Since the death of Albert Einstein 60 years ago, the theoretical physicist's brain has been the subject of awe, speculation and scholarly research. Frederick Lepore is more fascinated than most.
Lepore, a Rutgers clinical neurologist, unearthed a trove of dozens of photographs and nearly 600 histologic microscope slides of Einstein’s brain – more than 50 years after they were presumed lost following the famous physicist’s death and immediate autopsy in 1955.
Unbeknownst to the scientific community, the photos sat gathering dust in boxes in a home in Titusville, New Jersey, where Thomas Harvey, who performed Einstein’s autopsy in Princeton, had lived with his companion Cleora Wheatley.
“Why they were never offered for analysis by the scientific community and essentially remained hidden has never been understood,” said Lepore, a professor at Robert Wood Johnson Medical School whose fascination with Einstein led him to keep general track of Harvey until his death in 2007.
In 2007, paleoanthropologist Dean Falk contacted Lepore, hoping to enlist his assistance in landing the lost photos that detailed Einstein’s brain. After performing the autopsy, Harvey had removed, photographed and eventually sectioned the brain into 240 blocks from which histological slides were prepared.Lepore spoke with Wheatley in 2009, beginning a journey to gain access to the photographs that became almost as complex as the study of Einstein’s brain, has gained new attention this year as the 100th anniversary of Einstein’s theory of general relativity which shaped our concepts of space, time and gravity is celebrated this month.
But the conversation with Wheatley proved unproductive; Lepore was denied the photos for research and publication.
In 2011, Lepore learned that the Harvey family had donated the photos to the National Museum of Health and Medicine in Silver Spring, Maryland, where they were archived though unavailable for scholarly access.
Lepore tried again. Though the museum would not allow him to remove any materials, Lepore was given eight hours to take his own photos of Harvey’s original 8x10 glossy images of Einstein’s brain shot 56 years earlier.“Once we had the photos, you could start to see things that define and outline the anatomy,” says Lepore. “It was huge.”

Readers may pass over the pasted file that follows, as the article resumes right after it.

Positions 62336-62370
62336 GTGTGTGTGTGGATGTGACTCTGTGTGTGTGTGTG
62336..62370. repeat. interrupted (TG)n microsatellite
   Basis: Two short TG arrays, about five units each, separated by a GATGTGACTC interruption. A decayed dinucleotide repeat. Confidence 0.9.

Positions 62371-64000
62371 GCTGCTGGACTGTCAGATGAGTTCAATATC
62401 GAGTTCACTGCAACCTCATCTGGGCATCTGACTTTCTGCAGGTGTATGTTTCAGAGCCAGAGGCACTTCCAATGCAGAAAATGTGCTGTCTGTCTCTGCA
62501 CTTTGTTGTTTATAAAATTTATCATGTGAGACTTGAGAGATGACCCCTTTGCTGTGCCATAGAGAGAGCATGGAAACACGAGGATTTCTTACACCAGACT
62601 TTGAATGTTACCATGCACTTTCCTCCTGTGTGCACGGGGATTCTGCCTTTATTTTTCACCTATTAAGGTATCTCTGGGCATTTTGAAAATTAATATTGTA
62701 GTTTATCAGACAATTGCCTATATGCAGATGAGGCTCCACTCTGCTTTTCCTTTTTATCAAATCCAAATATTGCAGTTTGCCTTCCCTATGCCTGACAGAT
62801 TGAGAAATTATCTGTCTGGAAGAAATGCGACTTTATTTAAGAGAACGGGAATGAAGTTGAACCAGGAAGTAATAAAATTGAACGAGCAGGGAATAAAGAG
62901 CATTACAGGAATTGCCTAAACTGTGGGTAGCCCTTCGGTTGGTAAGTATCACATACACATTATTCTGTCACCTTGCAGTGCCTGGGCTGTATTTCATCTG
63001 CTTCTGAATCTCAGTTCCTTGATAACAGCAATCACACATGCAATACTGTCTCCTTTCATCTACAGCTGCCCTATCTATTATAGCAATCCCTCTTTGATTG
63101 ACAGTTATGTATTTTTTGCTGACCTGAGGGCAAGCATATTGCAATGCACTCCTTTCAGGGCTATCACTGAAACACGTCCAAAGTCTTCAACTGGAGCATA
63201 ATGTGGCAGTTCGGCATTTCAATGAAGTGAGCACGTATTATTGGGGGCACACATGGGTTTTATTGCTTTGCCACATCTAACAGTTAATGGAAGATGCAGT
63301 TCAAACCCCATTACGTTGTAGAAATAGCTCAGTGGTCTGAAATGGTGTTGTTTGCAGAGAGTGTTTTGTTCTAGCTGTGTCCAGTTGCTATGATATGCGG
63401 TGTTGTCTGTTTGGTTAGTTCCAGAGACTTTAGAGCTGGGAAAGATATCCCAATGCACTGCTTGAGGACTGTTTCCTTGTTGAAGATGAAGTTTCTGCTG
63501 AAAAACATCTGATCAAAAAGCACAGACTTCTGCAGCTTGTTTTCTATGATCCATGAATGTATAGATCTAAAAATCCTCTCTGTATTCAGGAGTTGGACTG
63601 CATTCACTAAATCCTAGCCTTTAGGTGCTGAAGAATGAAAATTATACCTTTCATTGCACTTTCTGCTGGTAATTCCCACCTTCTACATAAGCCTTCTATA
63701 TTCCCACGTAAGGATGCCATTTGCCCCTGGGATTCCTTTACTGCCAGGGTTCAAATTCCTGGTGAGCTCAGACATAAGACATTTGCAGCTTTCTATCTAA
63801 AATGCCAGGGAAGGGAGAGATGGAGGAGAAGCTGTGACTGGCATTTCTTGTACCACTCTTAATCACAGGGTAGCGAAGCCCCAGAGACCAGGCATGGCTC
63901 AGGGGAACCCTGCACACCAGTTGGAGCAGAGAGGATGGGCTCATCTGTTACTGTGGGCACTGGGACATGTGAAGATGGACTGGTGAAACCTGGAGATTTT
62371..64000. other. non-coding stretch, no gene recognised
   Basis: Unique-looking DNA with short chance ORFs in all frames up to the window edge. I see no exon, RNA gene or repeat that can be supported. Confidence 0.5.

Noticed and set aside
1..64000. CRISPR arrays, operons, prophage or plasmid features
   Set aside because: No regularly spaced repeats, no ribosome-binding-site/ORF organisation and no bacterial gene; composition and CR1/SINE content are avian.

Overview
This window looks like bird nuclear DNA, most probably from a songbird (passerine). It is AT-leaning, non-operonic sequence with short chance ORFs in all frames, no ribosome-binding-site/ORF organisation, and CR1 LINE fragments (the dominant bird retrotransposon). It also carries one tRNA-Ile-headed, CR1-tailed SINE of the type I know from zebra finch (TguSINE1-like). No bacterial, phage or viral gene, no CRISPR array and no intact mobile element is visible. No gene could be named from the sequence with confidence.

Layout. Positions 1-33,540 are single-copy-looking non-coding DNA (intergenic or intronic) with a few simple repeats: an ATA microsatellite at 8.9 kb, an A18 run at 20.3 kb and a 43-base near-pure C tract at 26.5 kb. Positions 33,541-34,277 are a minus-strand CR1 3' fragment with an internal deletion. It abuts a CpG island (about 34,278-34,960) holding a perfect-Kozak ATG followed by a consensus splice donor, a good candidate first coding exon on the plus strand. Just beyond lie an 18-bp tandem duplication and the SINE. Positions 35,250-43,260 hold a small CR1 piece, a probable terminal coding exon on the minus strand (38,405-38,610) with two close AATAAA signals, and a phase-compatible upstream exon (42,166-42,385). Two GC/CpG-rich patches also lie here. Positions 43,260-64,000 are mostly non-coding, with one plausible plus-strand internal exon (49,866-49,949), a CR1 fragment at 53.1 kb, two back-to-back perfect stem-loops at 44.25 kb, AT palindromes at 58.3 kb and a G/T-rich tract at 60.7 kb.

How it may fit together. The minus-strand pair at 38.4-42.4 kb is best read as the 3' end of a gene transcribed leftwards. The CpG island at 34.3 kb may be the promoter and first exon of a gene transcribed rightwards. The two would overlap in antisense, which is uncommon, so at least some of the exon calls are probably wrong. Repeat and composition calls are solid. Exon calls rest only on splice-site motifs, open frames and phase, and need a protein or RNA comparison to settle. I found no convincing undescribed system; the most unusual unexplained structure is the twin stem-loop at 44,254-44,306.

Some of those photos first appeared as illustrations accompanying a paper Lepore co-authored with Falk in the journal Brain in 2012.
“Fifty thousand people downloaded it,” says Lepore, who is writing a book, Finding Einstein’s Brain, which explores the anatomy of genius and recounts the pursuit. “The interest in the subject is incredible.”
In examining the photographs, Falk and Lepore found Einstein’s prefrontal cortex extraordinary, not in size, but in its makeup. The right prefrontal area included a fourth gyrus, or ridge, one more than typical, which, Lepore said, may have contributed to some of his remarkable cognitive abilities.
In addition, the researchers theorized that Einstein’s unusual-looking parietal lobes offered clues to Einstein’s visuospatial and mathematical skills.
“Einstein’s brain has typical frontal and occipital shape asymmetries (petalias) and grossly asymmetrical inferior and superior parietal lobules,” Lepore says. “Contrary to the literature, Einstein’s brain is not spherical.”
Not all in the scientific community have been receptive to Lepore’s and Falk’s findings. Some researchers argue that they provided a detour on the track toward understanding what the physical nature of Einstein’s brain represents and that Einstein’s brain was not exceptional.
To the argument that the unique features in Einstein’s brain were connected with his genius goes beyond what the evidence shows, Lepore says, “What we did in the paper was thoroughly document the variant anatomy of the brain of arguably one of the world’s greatest minds. End of story. It’s for others to connect the dots.”
“In a perfect world, the next step would be to study the brains of other superior intellects like him and compare them,” said Lepore. “That remains a daunting task.”
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